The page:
May 31, 2014 at 1:00 am

Q&Auto: Racing scion, middle-aged dad show off Detroit GP's variety-pack of drivers. . . and cars

Arie Luyendyk, Jr. and Al Carter came to auto racing from very different places.

Luyendyk Jr., the dashing, Netherlands-born, 32-year old son of Indy royalty (his father Arie is a two-time winner of the Indy 500), was born into racing. Carter, by contrast, is a 47-year old Delaware father of three teenagers who didn’t turn a wheel in anger until seven years ago.

They are as diverse as the cars that will be running at Chevy Detroit Belle Isle Grand Prix this weekend. From open-wheel IndyCar racers to huge, 600 horsepower Stadium Super Trucks to the TUDOR Sportscar Championship’s earth-shaking Corvettes, Porsches, and Aston Martins, fans will see the full diaspora of modern race cars.

The drivers are no less interesting.

The Indy superstars – Castroneves, Montoya, Power – got the headlines for their autograph session in Campus Martius Park downtown Thursday. But dozens of racers were everywhere in Metro Detroit this week, all players in the sprawling, traveling circus that is pro racing.

Luyendyk appeared at Kart-2-Kart in Sterling Heights for the Inaugural Doug Guthrie Kart Challenge sponsored by Quicken Loans. In the limelight with his father since he began racing go-karts at age 11, Junior is as much a celebrity off the track as on. His reality TV exploits on Hell’s Kitchen and The Bachelorette have made him a heart-throb and he was trailed by gal groupies. He made easy small talk with fans, raced karts with IndyCar’s Mike Conway, and clowned with a TV sports reporter.

He will compete in the Super Trucks Series, which will transform Belle Isle into a sort of automotive pro wrestling ring - with trucks jumping 130 feet in the air over ramps, sliding through turns, and slamming into each other like bulls through the streets of Pamplona. His career has careened from Indy Lights to the Indy 500 to European sports cars to trucks. Racing is his home. He knows its winding, unpredictable life road like the back of his hand.

For Carter, on the other hand, racing was a sort of mid-life crisis.

“I was a lifetime race fan,” says the former Wall Street trader. “Then I went to the Skip Barber Racing School with some fast young guns and next thing you know I have a full-series ride in the TUDOR series.”

It was hardly that simple, of course. Carter was a natural racer, all right, winning two Skip Barber Masters Series Championships in a row. And that got him attention to compete in the Continental Tire Sports Car series where he has successfully raced since 2010 (this year in a Porsche). But racing was also becoming a necessary career.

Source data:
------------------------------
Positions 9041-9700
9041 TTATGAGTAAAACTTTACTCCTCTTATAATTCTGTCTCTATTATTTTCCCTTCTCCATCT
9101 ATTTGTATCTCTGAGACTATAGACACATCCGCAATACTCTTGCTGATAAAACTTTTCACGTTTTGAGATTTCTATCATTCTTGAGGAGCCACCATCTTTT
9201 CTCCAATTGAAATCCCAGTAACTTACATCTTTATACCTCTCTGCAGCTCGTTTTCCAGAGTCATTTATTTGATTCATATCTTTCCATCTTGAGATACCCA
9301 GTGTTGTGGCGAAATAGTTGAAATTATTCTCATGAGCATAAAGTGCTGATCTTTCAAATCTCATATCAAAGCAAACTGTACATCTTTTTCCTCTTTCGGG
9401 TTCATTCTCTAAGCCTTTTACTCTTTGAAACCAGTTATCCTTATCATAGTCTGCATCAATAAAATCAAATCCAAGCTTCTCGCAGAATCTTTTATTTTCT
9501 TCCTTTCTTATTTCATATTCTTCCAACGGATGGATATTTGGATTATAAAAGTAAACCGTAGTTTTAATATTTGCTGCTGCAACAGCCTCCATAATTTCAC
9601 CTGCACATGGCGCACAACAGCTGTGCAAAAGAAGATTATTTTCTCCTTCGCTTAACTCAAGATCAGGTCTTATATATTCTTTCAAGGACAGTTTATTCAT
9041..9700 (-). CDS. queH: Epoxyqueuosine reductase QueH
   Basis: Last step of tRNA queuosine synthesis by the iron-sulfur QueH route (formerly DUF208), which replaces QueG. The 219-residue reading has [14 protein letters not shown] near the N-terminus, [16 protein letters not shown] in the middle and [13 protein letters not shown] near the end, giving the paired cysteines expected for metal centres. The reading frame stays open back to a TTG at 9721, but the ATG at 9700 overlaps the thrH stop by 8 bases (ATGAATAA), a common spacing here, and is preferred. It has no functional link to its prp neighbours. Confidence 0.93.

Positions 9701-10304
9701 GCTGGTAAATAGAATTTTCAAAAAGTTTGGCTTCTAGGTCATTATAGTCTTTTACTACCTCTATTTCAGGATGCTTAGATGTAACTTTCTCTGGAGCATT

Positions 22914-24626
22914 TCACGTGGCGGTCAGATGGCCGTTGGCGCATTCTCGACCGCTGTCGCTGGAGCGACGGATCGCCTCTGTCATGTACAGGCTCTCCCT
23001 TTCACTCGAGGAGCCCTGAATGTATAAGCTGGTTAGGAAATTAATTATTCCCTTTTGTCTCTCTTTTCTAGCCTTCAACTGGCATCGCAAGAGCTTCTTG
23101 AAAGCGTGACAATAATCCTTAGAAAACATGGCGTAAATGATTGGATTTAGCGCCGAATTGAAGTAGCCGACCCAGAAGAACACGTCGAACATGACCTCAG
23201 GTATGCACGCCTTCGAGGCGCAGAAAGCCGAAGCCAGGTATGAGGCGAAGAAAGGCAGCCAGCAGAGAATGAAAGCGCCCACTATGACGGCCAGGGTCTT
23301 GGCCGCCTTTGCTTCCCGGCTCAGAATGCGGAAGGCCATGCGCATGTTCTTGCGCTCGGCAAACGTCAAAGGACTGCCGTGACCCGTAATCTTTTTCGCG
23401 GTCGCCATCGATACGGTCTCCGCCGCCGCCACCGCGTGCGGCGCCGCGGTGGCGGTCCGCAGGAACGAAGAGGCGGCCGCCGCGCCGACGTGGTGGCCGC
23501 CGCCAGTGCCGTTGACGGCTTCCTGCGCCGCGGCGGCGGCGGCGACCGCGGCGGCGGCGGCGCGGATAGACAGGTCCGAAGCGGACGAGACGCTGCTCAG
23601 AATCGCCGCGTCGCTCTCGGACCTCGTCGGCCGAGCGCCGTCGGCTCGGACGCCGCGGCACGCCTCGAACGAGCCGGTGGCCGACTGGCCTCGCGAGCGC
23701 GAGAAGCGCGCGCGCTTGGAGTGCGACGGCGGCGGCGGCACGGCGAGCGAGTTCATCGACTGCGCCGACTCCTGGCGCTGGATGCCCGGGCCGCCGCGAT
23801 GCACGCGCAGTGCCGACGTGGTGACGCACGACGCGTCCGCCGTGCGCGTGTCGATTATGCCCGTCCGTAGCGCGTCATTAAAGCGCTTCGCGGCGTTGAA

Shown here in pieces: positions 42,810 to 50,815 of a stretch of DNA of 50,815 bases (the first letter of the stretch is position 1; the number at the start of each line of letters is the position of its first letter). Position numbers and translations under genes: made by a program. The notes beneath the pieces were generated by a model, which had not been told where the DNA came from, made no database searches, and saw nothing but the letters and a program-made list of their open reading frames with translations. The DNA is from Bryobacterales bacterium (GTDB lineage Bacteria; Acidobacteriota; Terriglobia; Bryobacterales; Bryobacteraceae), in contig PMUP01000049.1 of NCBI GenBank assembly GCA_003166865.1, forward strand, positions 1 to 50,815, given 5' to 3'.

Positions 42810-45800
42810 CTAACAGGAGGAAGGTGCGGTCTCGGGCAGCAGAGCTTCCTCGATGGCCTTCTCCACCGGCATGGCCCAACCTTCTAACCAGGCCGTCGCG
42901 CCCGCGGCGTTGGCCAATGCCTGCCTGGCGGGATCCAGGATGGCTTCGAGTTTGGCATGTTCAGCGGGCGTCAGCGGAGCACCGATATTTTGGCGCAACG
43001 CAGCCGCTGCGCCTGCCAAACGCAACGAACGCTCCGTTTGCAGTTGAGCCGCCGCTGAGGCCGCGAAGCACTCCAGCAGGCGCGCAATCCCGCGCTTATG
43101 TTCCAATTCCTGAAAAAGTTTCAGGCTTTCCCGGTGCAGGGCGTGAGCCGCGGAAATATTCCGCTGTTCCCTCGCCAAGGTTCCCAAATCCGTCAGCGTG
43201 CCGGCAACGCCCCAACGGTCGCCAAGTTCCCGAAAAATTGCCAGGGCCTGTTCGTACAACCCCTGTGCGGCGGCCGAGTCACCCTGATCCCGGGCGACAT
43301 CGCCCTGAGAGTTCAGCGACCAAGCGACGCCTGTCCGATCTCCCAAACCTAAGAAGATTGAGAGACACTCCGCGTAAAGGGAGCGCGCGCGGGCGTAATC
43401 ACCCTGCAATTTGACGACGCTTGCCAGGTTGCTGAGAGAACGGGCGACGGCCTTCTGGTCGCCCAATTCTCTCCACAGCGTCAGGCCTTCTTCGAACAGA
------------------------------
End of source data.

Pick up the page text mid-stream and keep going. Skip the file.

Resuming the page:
“At 40, I was a derivative trader on the stock exchange,” he says. “Unfortunately, I got replaced by a computer, so I needed to find a different occupation and found myself doing this.”

“Doing this” means building a racing career that puts food on the table.

“I wish I could say I had a pile” of money in the market and then went racing, he muses, “but I was able to afford an entry into the sport so that I could get noticed. My wife would attest that driving a race car is a struggle and it’s hard to be financially independent doing it.”

His hard work included a meeting with his Aston Martin sponsors in Troy this week, entertaining their clients, and promoting his Royal Purple/B-Positive Foundation/Jetset Magazine/Caramba Tequila/Eagle Tech Systems/Sideskinz/ Adobe Road Winery-sponsored (whew, that’s a lotta sponsors!) TRG-Aston Martin Vantage to media. His steady progress in racing caught the attention this year of the successful TRG race team and their entry in the most exciting GT series in America.

Carter was hired alongside James Davison (a twenty-something Aussie from a long line of racers who competed at Indy last week). Carter acknowledges that his younger partner is the team “shoe.”

“He’s maybe a second quicker than I am,” says Papa Carter. He also acknowledges racing is a tough racket as his own racing outfit (B-Positive Foundation) assists TRG-Aston in competing with a new car while wooing sponsors that pay the bills.

TUDOR is the big time. Carter’s Aston crew must compete against major manufacturer-backed teams like the vaunted Pratt and Miller Chevy Corvette.

Like Luyendyk, Carter lives race to race. What have you won for me lately? might be the sport’s credo. Like actors, they are always auditioning for their next role. The TV heartthrob and Delaware dad have come to Belle Isle on different boats. But their fast smiles indicate they are both exactly where they want to be.

“It doesn’t suck,” says Carter of his new profession.

Henry Payne is auto critic for The Detroit News. Find him at or Twitter @HenryEPayne.

David Guralnick